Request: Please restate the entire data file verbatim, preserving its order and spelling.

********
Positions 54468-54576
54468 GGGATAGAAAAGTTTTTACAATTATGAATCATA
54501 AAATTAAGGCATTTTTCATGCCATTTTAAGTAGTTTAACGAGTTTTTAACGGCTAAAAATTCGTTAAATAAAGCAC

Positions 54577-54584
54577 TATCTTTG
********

Positions 54468-54576
54468 GGGATAGAAAAGTTTTTACAATTATGAATCATA
54501 AAATTAAGGCATTTTTCATGCCATTTTAAGTAGTTTAACGAGTTTTTAACGGCTAAAAATTCGTTAAATAAAGCAC

Positions 54577-54584
54577 TATCTTTG